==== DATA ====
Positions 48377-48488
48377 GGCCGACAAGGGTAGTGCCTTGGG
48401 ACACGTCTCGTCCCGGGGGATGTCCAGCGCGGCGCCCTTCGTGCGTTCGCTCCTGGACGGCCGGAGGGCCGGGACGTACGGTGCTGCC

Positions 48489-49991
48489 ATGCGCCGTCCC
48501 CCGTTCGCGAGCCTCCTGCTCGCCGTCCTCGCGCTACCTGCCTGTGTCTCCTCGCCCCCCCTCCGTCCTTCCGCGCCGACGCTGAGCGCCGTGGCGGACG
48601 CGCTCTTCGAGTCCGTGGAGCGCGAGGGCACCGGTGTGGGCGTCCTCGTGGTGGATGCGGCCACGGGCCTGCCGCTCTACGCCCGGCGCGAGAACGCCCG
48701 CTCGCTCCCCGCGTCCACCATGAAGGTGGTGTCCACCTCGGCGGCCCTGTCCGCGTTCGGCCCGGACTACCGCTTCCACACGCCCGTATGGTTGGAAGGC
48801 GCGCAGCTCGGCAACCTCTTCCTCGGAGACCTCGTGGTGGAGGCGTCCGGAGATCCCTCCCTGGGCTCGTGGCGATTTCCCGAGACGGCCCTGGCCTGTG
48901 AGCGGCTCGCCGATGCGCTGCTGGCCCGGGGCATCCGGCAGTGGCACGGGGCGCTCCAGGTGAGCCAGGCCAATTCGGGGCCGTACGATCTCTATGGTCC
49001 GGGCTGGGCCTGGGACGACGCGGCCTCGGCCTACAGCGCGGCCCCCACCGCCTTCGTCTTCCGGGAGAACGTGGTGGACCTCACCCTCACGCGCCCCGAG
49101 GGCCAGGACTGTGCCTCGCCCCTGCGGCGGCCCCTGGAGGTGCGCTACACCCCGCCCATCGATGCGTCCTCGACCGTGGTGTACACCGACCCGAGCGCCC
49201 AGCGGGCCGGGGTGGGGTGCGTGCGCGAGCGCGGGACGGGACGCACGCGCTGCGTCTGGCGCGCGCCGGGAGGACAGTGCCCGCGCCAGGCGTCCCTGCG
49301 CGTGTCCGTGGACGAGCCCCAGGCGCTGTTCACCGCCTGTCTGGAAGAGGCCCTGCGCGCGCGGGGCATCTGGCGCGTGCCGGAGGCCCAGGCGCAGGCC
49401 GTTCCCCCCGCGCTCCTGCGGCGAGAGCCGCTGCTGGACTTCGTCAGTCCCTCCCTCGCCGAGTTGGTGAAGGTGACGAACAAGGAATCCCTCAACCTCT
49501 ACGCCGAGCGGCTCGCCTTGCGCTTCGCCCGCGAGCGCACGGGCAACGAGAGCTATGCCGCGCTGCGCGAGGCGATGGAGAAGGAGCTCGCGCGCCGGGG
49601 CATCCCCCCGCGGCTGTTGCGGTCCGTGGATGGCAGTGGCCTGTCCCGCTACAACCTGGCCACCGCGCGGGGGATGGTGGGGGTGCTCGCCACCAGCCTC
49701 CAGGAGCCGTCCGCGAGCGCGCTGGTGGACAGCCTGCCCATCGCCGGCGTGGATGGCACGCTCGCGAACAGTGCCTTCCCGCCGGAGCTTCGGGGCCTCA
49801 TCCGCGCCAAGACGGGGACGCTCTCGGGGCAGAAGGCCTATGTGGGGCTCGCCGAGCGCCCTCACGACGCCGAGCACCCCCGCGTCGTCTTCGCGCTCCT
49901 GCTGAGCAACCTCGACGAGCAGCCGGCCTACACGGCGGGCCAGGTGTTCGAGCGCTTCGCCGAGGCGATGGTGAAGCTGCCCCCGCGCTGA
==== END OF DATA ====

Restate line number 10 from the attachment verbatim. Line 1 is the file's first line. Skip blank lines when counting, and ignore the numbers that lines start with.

48901 AGCGGCTCGCCGATGCGCTGCTGGCCCGGGGCATCCGGCAGTGGCACGGGGCGCTCCAGGTGAGCCAGGCCAATTCGGGGCCGTACGATCTCTATGGTCC